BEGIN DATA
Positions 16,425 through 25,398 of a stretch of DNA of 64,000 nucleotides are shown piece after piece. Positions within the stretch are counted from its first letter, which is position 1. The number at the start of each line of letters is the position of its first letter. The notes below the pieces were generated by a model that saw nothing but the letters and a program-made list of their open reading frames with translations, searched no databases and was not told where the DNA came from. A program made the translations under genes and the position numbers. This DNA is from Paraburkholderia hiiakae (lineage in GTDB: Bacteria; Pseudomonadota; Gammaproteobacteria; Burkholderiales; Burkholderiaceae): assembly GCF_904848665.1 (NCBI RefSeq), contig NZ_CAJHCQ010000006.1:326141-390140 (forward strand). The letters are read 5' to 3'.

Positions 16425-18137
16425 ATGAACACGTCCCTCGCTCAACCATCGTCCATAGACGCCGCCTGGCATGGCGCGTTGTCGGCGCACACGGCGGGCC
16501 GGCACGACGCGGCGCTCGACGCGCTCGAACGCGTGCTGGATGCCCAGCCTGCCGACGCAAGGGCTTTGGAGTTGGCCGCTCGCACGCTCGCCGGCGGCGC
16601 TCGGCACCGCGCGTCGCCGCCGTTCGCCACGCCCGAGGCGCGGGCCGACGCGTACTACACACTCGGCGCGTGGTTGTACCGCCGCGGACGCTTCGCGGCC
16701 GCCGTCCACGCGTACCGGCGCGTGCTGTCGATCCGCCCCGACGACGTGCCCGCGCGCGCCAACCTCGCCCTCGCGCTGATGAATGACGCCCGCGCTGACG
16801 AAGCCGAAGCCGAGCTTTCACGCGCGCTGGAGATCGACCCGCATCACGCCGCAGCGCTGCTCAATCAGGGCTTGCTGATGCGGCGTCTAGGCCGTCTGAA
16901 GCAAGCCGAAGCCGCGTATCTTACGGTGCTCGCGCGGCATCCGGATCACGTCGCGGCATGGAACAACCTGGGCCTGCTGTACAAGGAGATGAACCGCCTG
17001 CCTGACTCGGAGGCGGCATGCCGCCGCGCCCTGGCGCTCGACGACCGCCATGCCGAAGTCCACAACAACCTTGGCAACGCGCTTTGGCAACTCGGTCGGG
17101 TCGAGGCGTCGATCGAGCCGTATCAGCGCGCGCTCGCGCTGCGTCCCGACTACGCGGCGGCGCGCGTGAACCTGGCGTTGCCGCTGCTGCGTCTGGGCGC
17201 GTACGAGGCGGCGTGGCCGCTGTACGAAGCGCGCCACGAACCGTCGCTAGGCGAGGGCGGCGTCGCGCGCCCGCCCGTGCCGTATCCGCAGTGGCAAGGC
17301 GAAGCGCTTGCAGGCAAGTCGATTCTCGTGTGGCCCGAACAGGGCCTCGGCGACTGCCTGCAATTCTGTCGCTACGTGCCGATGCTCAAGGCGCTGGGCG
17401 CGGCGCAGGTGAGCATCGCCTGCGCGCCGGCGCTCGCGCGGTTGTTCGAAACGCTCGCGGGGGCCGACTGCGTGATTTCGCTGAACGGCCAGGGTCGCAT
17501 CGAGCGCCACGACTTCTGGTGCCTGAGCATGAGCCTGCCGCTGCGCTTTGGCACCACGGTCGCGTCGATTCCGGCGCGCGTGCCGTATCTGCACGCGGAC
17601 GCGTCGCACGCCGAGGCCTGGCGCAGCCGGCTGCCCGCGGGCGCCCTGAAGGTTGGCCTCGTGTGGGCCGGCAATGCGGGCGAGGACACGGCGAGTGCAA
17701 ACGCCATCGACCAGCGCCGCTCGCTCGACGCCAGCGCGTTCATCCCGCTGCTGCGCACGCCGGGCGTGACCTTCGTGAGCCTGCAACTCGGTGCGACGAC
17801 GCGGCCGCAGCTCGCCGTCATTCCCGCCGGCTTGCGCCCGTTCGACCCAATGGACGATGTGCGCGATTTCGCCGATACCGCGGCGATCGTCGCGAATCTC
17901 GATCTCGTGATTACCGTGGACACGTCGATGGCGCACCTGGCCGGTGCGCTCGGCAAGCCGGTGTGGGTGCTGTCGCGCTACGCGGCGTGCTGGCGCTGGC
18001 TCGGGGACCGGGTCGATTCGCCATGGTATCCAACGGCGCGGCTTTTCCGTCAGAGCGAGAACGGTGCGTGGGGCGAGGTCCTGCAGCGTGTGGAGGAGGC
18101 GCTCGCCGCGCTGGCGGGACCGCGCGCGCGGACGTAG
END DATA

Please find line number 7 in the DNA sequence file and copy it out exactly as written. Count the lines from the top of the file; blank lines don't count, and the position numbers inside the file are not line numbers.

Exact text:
16801 AAGCCGAAGCCGAGCTTTCACGCGCGCTGGAGATCGACCCGCATCACGCCGCAGCGCTGCTCAATCAGGGCTTGCTGATGCGGCGTCTAGGCCGTCTGAA